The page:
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Beloved in the Lord,

It is with great sadness that I report to you the tragic decision of the Turkish Government to make the great temple and Cathedral of Hagia Sophia in Constantinople (Istanbul) and return it to a worshipping mosque.  It has been maintained as a museum since 1934 when Mustafa Kemal Ataturk declared it a museum to bring Turkey into the modern era.  Now, President Erdogan has followed the decision of the Turkish Council of State which declared that the decision to make it a museum was illegal.  President Erdogan has stated that it will remain accessible to non-Muslims, but no details have been given as to how it would work.  Beginning on July 24, Muslim prayers will be heard in the ancient Christian Temple.

To support the “Day of Lamenting” I instruct our Parishes in the Diocese of Alaska to offer a pealing of Bells at Noon to show support this project.  In addition, prayers for the Orthodox Church of Constantinople under His Holiness, Bartholomew should also be said based on the Molieben of Thanksgiving or an Akathist to the Mother of God, or Saint Herman to seek their intercession in this difficult time.

We now live in a world that has many trials.  A virus is touching the lives of many people around the world.  Churches were closed and deemed “non-essential” in a massive shutdown while liquor stores and canabis shops are found needed.  In our country protests and riots have broken out in our cities that have now gone beyond care of the lives of the weak and defenseless in our society.  It is open season on statues that have stood to mark our history and now must be taken down because one group of people have said so.  Our political scene has taken on a harsh appearance where extreme hatred is launched against our president and his supporters in a way never before witnessed in an election.  We are reminded of the words of Isaiah 5:20, “Woe to those who call evil good and good evil, who put darkness for light and light for darkness, who put bitter for sweet and sweet for bitter!”  If we ever needed our churches, it is now.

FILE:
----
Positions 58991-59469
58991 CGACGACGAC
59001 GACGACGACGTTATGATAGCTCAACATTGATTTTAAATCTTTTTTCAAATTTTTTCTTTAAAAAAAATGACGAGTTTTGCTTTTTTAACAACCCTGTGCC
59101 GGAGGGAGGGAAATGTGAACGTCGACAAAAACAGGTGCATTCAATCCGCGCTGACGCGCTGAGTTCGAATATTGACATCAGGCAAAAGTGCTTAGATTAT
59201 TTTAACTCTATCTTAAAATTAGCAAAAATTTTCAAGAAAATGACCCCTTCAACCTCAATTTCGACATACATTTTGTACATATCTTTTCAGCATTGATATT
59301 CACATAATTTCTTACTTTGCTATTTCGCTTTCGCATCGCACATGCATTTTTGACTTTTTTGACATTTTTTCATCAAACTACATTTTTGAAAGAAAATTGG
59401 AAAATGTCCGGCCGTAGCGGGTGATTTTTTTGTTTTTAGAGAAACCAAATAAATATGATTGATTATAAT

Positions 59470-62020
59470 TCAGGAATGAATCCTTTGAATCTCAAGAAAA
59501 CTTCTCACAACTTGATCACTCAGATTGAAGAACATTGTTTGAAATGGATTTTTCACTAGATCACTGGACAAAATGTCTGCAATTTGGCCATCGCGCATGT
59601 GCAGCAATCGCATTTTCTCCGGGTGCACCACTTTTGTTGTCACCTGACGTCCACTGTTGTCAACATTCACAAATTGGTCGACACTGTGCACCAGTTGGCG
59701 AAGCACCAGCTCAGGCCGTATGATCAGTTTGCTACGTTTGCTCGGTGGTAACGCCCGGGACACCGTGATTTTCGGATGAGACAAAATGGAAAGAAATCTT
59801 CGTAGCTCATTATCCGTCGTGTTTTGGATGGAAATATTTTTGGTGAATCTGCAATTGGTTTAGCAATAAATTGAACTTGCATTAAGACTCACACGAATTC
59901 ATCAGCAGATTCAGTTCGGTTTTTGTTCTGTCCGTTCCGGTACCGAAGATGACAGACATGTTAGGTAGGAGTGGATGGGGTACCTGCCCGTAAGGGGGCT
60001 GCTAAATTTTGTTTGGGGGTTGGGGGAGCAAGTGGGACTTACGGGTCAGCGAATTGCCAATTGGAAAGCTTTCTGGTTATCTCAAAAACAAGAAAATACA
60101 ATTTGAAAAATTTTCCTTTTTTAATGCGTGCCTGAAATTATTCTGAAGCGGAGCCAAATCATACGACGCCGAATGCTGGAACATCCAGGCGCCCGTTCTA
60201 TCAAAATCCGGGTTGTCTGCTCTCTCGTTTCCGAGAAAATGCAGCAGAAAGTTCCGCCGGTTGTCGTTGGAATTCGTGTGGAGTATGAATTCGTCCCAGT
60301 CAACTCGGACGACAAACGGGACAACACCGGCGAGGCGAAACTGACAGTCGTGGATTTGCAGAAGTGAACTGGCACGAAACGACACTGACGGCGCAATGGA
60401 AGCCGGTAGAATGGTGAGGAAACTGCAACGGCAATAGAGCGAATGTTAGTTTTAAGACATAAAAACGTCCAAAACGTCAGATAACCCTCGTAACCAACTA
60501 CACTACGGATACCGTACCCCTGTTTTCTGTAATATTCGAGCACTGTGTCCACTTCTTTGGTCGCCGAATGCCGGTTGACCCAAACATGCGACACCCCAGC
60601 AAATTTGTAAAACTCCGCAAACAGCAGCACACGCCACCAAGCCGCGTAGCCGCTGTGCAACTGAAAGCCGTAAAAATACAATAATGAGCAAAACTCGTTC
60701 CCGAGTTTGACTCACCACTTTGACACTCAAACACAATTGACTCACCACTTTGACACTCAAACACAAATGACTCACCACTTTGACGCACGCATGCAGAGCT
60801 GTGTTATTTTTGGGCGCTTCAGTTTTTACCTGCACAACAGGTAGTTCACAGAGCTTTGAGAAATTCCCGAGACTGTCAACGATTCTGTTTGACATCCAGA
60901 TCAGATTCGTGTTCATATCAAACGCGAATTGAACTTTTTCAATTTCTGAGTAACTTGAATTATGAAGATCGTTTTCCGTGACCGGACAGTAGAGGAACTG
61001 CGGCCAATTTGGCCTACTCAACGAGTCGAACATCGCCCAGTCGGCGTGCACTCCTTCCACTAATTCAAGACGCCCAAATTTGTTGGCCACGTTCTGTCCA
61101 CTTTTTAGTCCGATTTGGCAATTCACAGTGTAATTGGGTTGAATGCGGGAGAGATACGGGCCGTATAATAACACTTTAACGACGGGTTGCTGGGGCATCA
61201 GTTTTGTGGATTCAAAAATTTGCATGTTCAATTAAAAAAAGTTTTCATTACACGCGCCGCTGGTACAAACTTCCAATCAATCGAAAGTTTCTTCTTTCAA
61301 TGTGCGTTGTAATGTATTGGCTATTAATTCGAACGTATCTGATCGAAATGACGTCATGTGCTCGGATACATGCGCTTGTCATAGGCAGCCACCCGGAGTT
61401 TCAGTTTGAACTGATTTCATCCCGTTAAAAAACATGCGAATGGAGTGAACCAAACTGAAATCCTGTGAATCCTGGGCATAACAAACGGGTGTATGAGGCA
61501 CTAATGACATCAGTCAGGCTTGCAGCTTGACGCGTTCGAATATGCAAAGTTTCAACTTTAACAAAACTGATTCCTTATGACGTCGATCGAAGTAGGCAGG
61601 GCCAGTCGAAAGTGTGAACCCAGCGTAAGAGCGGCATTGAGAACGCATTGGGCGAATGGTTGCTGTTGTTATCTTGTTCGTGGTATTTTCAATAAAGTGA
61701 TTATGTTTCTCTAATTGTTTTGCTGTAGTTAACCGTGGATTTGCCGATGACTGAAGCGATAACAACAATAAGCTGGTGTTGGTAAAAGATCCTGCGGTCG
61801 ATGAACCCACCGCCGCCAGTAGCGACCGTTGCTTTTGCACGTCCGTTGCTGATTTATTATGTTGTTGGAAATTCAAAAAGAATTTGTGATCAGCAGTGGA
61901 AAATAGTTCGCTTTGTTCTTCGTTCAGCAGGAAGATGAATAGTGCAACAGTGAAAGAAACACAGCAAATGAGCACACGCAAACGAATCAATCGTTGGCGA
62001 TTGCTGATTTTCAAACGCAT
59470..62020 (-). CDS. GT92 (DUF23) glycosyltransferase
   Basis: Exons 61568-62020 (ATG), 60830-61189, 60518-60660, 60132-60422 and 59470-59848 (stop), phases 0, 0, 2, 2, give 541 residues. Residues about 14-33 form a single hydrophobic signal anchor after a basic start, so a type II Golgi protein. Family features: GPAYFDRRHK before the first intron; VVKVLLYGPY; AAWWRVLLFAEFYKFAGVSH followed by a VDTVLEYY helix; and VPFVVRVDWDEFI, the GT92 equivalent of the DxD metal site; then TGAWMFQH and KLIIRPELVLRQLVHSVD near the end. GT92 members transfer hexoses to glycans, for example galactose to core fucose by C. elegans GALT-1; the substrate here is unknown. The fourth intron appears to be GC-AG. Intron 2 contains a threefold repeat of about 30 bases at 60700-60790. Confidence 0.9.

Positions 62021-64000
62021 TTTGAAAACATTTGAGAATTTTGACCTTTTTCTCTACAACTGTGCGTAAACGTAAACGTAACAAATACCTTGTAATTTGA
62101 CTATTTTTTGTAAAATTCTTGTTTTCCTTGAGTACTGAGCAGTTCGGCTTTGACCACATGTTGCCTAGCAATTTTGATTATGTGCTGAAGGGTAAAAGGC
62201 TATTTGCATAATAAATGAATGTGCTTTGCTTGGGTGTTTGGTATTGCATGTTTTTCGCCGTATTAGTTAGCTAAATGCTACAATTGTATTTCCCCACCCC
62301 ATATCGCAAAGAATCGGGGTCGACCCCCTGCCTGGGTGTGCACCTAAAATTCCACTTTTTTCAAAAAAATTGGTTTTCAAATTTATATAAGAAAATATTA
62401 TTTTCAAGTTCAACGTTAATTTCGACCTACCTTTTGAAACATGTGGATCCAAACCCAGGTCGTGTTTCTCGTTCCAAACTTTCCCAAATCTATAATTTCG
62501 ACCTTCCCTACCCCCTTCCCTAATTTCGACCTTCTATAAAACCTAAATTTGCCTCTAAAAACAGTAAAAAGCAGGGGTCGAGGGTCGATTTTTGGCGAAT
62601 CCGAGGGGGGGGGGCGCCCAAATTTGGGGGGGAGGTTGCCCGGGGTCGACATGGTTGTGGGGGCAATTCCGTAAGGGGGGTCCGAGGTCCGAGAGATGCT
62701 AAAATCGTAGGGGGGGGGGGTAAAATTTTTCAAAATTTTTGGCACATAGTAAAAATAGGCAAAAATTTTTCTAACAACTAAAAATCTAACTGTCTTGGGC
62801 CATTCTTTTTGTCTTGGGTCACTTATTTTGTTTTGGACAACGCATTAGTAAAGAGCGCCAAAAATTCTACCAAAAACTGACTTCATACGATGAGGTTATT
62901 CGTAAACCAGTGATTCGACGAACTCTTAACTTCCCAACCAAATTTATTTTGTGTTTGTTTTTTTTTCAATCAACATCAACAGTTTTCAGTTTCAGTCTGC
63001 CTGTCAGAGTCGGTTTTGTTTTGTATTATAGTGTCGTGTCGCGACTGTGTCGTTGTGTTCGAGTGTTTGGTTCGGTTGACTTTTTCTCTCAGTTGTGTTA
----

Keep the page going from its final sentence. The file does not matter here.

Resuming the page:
We also know that “the Most High does not dwell in houses made by hands”, [Acts 7:48] He dwells in the hearts of us all.  As our Lord has said, “Wherever two or three are gathered together in My Name, I am with them.”  [Matt. 18:20].  The purpose of our churches are to be places where our lives are formed in the ways of God.  We come together as a community of those who love and want to worship God in a common way.  The word Ecclesia itself refers to a gathering together of the people of God.  So while we are held apart from time to time, we are still the Ecclesia even when we are “together separately” as the new phrase has come into use.  As His Beatitude, our Metropolitan Tikhon has said in his letter to the Ecumenical Patriarch, “We Orthodox Christians are his people, and he is our God. He lives and moves and dwells amongst us. [II Cor 6:16]. The actions of the Turkish Republic can do nothing to affect this relationship that we have with God.”  Nor can a virus, or a group of angry people or political operatives effect our relationship with a loving God. Let us pray together not only for the people of Constantinople but those everywhere who are suffering from depression and loss of liberty and fellowship.

Therefore, let our bells ring and our prayers be heard in support of the Day of Lamenting.

Your servant of Servants,

+ David, Archbishop of Sitka and Alaska

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01/20/20Council Contact Information -

2020 Diocesan & Metropolitan Council Members Contact Info posted

Saint Herman Orthodox Theological Seminary Board of Trustees

Convenes Remotely to Address Current Issues and Impact of COVID19 Pandemic

Among the topics discussed were the continued Challenge-Based Education model, the Reader’s-Excellence Challenge, the Freedom Challenge and Catechesis of the Good Shepherd. Due to the current situation in Alaska during the ongoing pandemic, the Board decided that classes will continue remotely for the Fall 2020 semester. The well-being, health, and safety of our students and families, their villages, and the community of Kodiak are a primary concern; as such, no students will be returning to the campus this next semester. During this time the seminary will expand its educational opportunities by offering remote class auditing and enrollment to the general public. Information will be posted on the seminary and diocese websites as it becomes available.